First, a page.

• The launch response was humongous – The Tata Nano website recorded an unprecedented 3 crore (30 million) hits from the date of launch of the car to the closure of the booking period (25th April 2009), nearly 1 million hits a day. About 14 lakh people walked into Tata Motors’ Showrooms, Croma and Westside stores across the country to catch a glimpse of the car. A total of 6.10 lakh forms were purchased from the booking centres. 70% of the 2.03 lakh bookings received were financed, while 30% of the applicants booked in cash by paying fully. About 4,000 cash bookings were made online through www.tatanano.com, a first for the auto industry in India at that time.
  • Tata had envisioned huge success for the Nano as India was primarily an entry-level hatch market. Rather India was one of the biggest markets in the world for entry-level hatches!
  • Tata registered the highest yearly sales of the Nano in 2012 and since then the model struggled to make an impact.




Primary reasons for Nano’s downfall were:

  1. Branding it the ‘World’s Cheapest Car’. “It became termed as a cheapest car by the public and, I am sorry to say, by ourselves, not by me, but the company when it was marketing it. I think that is unfortunate,” Mr. Tata later admitted himself.
  2. Safety Concerns – In 2010, a Nano caught fire in Mumbai and over the next few months, several such incidents were reported. However; the company denied that it was connected to the car’s design or its parts and blamed “foreign electrical equipment” found on top of the exhaust system.
  3. Elongated Initial Waiting Period. The consumers were not ready to wait and with the continuous branding of the marque as a “poor man’s vehicle” turned customers away.
  4. Build Quality. In 2014, Nano was crashed for NCAP by ADAC in Germany. Despite Tata’s claim that it was expecting 4 stars; the Nano actually got Zero stars for lack of adult protection and didn’t even meet basic UN safety requirements.

Irrespective of the journey of Tata’s Nano; it garnered tremendous adoration from the auto experts. Here are some of Nano’s accomplishments.

1. Nano In US’ Autoline After Hours Podcast Thumbnail

There’s a Nano along with other cars in their background placeholder image. They may stop using it if they found out that Tata is not making it anymore.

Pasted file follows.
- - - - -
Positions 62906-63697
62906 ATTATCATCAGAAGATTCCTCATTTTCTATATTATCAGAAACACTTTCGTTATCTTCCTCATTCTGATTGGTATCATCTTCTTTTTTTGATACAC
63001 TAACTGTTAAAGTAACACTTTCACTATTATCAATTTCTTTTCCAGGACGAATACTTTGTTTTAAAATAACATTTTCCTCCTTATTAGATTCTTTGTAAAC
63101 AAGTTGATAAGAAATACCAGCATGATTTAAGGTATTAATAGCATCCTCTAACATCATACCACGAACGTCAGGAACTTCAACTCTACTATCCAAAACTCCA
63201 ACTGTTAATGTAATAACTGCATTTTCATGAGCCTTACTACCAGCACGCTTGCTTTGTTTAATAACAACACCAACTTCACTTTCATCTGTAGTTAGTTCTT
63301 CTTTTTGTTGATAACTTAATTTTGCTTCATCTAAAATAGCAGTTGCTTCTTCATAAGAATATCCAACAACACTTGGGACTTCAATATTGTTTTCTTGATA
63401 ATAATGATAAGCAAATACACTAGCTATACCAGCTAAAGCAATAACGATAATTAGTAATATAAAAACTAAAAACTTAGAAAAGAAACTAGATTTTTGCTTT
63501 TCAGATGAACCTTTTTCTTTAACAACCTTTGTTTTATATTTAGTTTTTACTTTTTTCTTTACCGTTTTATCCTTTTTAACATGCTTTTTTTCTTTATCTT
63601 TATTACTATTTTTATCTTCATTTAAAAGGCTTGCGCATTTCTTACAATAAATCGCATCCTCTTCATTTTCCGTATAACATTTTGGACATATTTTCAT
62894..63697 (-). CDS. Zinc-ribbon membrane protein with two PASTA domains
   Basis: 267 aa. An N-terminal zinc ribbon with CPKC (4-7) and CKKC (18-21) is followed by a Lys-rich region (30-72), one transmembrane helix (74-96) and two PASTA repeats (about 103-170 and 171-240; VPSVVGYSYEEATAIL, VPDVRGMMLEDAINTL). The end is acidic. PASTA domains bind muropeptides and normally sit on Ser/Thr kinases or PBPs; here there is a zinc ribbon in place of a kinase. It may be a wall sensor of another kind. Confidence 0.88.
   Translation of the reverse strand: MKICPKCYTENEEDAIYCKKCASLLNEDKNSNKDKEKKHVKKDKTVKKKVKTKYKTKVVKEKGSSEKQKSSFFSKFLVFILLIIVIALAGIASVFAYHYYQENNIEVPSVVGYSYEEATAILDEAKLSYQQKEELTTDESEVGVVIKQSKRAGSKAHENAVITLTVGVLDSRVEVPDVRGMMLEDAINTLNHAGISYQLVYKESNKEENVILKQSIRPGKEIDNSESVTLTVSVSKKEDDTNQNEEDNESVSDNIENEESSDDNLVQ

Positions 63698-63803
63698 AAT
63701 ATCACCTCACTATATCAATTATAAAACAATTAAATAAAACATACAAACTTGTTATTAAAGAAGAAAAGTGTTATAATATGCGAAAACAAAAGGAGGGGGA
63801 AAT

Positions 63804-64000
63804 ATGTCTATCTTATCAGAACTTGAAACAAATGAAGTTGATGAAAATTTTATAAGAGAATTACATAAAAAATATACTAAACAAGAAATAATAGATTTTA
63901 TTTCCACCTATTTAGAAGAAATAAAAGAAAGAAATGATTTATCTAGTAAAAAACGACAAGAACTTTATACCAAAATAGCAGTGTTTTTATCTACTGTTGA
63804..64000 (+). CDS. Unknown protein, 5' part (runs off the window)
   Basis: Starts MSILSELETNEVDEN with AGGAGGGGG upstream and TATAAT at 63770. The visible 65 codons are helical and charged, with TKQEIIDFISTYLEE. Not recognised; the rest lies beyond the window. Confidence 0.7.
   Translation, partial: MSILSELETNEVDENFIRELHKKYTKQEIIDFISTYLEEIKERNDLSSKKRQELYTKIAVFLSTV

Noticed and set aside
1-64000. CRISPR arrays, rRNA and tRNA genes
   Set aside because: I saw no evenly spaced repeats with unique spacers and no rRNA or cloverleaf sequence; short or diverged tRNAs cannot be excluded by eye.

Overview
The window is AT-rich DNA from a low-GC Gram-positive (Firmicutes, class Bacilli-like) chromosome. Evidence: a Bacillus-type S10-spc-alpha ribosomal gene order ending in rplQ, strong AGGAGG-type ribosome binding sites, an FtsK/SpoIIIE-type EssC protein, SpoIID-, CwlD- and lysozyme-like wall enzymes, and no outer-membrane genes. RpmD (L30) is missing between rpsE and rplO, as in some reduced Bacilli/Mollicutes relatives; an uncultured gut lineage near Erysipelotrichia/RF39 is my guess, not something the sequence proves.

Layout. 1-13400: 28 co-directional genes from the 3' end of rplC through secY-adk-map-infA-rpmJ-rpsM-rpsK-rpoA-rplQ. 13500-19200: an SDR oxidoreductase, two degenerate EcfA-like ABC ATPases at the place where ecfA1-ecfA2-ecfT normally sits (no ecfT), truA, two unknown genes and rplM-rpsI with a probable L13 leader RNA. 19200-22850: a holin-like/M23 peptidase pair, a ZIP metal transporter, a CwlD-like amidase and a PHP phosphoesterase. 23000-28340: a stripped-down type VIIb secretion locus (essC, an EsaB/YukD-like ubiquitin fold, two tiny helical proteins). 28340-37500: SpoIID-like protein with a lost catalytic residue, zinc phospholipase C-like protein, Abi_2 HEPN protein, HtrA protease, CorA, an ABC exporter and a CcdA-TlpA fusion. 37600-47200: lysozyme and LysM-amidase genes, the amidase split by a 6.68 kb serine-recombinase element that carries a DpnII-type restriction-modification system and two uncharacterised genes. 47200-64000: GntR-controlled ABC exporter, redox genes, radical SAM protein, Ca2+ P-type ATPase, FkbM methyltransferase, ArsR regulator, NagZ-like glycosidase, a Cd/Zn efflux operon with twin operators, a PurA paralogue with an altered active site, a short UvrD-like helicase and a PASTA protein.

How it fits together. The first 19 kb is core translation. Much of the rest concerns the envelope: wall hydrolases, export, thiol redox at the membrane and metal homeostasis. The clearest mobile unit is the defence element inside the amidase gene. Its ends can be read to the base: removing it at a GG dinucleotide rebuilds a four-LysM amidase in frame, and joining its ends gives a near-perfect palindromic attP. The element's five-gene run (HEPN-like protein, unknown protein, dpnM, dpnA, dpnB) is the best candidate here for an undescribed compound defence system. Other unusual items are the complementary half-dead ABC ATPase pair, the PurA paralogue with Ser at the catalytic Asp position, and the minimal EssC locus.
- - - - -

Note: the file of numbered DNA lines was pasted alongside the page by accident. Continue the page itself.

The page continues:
Tata Nano in Autoline Afterhours Podcast Banner Image
Tata Nano in Autoline Afterhours Podcast Banner Image

Check out their channel on YouTube at Autoline After Hours

2. Jalopnik’s review calls it ‘an engineering triumph’ and that Bugatti Chiron is an ‘engineering stunt’.

Tata Nano is Better Than Bugatti Chiron
Tata Nano is Better Than Bugatti Chiron
The author’s conclusive remarks were:
“… a true spiritual heir of what the original Volkswagen Beetle, Citroën 2Cv, BMC Mini, and Ford Model T strove to be. I can think of no higher praise than that.”
It’s a level of respect probably no other made-in-India car from an Indian carmaker will every earn.
Tata Nano Design & Engineering
Tata Nano design showcasing Man-Maximum, Machine-Minimum principle executed to perfection – Jalopnik
The entire review is worth a read. Check it out over here: Jalopnik’s Review of First-Gen Tata Nano

3. Jay Leno has one

And he praises the Nano’s AC claiming that it’s better than his McLaren F1’s. Check out his review of the Tata Nano:

4. Tata Nano Could Become A Future Classic

In an Autocar India blog by Perseus Bandrawalla, the Nano has everything in it to become a future classic and a collectable. We agree with the logic. It’s a car with a sound intention that did its job well but failed. Now all that remains is a victory lap in the end and we have ourselves a story worthy of projecting on the big screen.
Here’s the Autocar blog: Power To The People

Second-Gen 2015 Tata Nano Automatic

In 2015, Tata gave it a thorough update. Here’s all that it got in 2015:

  • A fancier steering wheel – the one that’s also used in the pre-facelift Tata Nexon
  • Openable hatch for easier access to the boot and engine for maintenance
  • Better sound insulation
  • 5-speed AMT automatic, straight from the Tata Tigor
  • A comprehensive MID with real-time fuel and average efficiency readouts for each of the two trip meters, gear position indicator
  • Larger fuel tank (24 litres instead of 15 litres)
  • Improved paint quality
  • Smoked headlamps

But none of it could save the Nano from its demise. Due to the dwindling sales; Tata Motors decided to pull the plug on the Nano in 2018. There is no denying the fact that Nano was one of India’s most iconic cars, and will always remain in our hearts as the car that made the global automobile behemoths take note of India. If succeeded; it would have made Tata Motors a major automobile player not only in India but across the world too. Hence; even that the Nano is now gone – It is definitely not forgotten and will always be remembered!

One thought to “Gone but not Forgotten Series – Tata Nano”

  1. Tiago which was launched in 2016 may have sold more vehicles than nano sold in entire lifespan.
    It is also manufactured in same sanand factory.

Leave a Reply

Your email address will not be published. Required fields are marked *